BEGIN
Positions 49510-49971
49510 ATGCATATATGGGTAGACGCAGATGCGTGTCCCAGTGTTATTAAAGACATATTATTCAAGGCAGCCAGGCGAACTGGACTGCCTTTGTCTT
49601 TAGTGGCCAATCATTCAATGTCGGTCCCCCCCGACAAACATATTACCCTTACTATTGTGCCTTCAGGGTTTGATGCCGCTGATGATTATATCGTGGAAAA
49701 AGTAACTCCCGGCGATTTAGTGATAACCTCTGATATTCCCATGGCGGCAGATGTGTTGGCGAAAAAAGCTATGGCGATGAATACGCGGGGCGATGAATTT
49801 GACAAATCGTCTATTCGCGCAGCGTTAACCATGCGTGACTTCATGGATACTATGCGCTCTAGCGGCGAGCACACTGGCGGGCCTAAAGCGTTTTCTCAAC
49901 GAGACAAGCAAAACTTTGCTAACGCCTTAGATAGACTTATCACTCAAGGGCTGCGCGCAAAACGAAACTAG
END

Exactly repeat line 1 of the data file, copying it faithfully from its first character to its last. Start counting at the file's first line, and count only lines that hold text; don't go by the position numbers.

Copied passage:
Positions 49510-49971